I. Executive Summary
Cause of Action (CoA), a nonprot, nonpartisan organization that uses investigative, legal, andcommunications tools to educate the public on how government accountability and transparency protectstaxpayer interests and economic opportunity, has uncovered the potential of up to $150 million in taxpayer funds improperly being awarded to the Chicago Transit Authority (CTA) due to CTA’s potentially fraudulentreporting dating as far back as 1982 and possibly continuing to the present.CoA obtained a 2007 report related to an audit of CTA in which the transit agency is found to have beenoverreporting Vehicle Revenue Miles (VRM), resulting in the disbursement of a larger share of available federalU.S Department of Transportation (DOT) grant funds than it was entitled to receive. This report shows that inscal year 2006 alone, CTA may have received as much as $1 million to potentially over $5 million in excessgrant funding.While the grant amount disbursed due to VRM data is not available for all years between 1982 and2012, the 2007 report implies that similar amounts were likely overstated in previous years. If each year’sexcess was at least $1 million and up to $5 million, the CTA could potentially have fraudulently claimed andreceived $30 to $150 million in taxpayer funds.While Calvin L. Scovel, the DOT Inspector General (IG), and the U.S. House of Representatives,Committee on Government Oversight and Reform (Oversight Committee) were informed of the fraud in 2009and 2011, respectively, to our knowledge no federal investigations have taken place.The following report outlines ndings of the 2007 report, internal emails between the U.S. HouseOversight Committee and Inspector General Scovel, information on Freedom of Information Act requests sent by Cause of Action to the DOT, and a request for investigation to the Department of Justice concerning thefraudulent behavior by the CTA. CoA’s investigation has uncovered that no evidence exists of the DOT’s takingaction to investigate potential fraud, and numerous federal ofces have now failed to engage in proper oversightof this grant money as well as CTA’s reporting.These years of potential corruption have occurred under the watch of numerous individuals with directconnections to the Department of Transportation or other facets of the current presidential administration. Theseindividuals include Robert S. Rivkin, the current General Counsel of the U.S. Department of Transportation,and Valerie Jarrett, Senior Advisor to the President.Cause of Action presents this data to educate the public on potential waste, fraud, and corruption withinthe Chicago Transit Authority’s U.S. taxpayer-funded program.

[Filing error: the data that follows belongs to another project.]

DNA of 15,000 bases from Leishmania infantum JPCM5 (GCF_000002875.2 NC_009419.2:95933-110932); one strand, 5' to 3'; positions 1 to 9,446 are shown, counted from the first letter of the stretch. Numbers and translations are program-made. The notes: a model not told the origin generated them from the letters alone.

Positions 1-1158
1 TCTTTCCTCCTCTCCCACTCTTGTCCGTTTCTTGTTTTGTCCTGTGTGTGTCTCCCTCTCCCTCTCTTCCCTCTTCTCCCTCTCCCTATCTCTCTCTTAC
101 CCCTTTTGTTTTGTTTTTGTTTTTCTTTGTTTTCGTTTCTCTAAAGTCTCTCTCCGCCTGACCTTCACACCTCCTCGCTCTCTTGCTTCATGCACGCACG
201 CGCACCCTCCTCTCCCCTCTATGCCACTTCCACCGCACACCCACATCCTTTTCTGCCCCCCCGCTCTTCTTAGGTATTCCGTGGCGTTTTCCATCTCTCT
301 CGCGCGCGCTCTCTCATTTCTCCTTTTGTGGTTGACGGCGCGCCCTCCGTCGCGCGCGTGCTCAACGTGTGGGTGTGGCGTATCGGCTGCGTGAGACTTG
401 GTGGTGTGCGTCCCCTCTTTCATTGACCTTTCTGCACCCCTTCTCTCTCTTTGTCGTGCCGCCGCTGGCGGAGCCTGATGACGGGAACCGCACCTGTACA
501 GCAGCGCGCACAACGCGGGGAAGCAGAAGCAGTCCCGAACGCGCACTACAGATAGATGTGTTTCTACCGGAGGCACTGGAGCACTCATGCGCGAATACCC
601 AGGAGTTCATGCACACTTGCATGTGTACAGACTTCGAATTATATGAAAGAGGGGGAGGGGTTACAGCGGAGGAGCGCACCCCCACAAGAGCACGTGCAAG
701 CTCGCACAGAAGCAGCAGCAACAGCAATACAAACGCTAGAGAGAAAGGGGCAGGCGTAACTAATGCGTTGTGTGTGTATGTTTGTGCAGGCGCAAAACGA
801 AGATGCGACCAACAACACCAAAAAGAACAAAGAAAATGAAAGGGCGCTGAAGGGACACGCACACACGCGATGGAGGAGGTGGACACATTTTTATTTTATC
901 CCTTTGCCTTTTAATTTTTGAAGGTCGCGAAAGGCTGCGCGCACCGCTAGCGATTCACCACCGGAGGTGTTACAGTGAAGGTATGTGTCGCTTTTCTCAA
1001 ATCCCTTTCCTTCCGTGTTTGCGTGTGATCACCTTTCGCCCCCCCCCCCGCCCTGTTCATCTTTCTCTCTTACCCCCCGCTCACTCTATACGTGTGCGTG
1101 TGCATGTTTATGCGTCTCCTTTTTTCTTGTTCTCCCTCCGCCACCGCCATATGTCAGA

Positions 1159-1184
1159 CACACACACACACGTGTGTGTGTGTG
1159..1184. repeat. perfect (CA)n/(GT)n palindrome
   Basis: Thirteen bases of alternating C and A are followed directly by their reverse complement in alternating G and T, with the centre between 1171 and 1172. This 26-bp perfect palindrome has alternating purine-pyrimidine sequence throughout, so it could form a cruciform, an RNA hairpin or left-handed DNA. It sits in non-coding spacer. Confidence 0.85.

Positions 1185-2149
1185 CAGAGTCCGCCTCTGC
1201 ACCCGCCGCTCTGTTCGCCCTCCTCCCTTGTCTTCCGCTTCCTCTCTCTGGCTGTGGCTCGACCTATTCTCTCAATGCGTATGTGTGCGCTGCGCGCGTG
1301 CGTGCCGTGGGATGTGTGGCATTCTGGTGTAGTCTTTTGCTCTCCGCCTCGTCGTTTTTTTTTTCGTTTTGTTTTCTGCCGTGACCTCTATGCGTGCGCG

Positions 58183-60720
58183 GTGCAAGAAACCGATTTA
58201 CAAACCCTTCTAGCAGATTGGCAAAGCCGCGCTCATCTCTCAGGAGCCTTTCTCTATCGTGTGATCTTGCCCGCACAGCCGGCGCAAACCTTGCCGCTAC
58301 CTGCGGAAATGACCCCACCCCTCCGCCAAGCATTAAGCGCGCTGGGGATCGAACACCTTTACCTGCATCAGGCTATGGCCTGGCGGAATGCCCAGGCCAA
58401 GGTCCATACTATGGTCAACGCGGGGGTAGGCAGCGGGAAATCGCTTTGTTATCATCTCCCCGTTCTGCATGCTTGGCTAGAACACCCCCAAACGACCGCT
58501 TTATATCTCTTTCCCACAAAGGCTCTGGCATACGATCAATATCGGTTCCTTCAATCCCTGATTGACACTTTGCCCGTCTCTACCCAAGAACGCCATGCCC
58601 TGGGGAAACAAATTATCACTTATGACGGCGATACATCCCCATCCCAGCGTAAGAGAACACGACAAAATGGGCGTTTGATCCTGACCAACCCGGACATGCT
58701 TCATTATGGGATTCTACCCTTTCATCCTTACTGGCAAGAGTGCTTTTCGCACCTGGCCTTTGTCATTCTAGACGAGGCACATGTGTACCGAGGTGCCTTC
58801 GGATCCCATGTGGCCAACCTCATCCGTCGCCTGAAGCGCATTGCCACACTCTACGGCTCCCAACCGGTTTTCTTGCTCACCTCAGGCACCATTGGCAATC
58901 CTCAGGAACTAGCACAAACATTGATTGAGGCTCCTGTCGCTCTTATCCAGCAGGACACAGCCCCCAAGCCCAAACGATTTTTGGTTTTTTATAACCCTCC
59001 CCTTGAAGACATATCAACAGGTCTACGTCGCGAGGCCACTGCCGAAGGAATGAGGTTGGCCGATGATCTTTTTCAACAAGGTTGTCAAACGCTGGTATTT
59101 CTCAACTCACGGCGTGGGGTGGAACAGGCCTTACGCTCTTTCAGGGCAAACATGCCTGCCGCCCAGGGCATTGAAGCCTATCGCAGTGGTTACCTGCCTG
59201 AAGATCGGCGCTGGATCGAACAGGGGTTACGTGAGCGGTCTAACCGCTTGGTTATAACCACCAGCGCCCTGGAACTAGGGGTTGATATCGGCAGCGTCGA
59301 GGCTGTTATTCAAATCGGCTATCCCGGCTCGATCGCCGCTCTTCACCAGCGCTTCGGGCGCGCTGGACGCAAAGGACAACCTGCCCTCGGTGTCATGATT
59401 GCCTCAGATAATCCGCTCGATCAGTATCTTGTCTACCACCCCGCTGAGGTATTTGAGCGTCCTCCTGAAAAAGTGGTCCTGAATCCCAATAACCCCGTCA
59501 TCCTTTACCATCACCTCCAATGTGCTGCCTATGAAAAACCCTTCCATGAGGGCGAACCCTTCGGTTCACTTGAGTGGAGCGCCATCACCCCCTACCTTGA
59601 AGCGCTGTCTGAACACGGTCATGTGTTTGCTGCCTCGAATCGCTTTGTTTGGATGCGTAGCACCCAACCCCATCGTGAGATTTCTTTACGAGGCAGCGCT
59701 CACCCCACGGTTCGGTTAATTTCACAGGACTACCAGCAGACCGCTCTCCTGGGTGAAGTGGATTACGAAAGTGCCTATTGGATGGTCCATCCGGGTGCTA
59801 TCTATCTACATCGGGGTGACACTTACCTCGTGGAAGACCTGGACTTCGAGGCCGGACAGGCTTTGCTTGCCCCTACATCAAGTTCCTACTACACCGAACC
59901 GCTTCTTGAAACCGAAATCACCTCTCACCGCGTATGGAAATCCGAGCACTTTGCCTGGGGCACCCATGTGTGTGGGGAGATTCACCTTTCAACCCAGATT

The Chicago Transit Authority (CTA) has potentially received millions of dollars in excess federaltransit grant money as a result of its fraudulent misreporting of Vehicle Revenue Miles (VRM) to the NationalTransit Database (NTD), dating back as far as 1982. A 2007 report in connection with an audit of the CTAfound the transit agency was overreporting its bus VRM when making its annual certications to the NTD.CTA’s overreporting of VRM in its NTD certications resulted in CTA receiving a larger portion of the shareof available funds than it was entitled to receive. For the 2006 scal year alone, CTA was estimated to havereceived between one million to more than ve million dollars in excess grant funding. Despite report ndings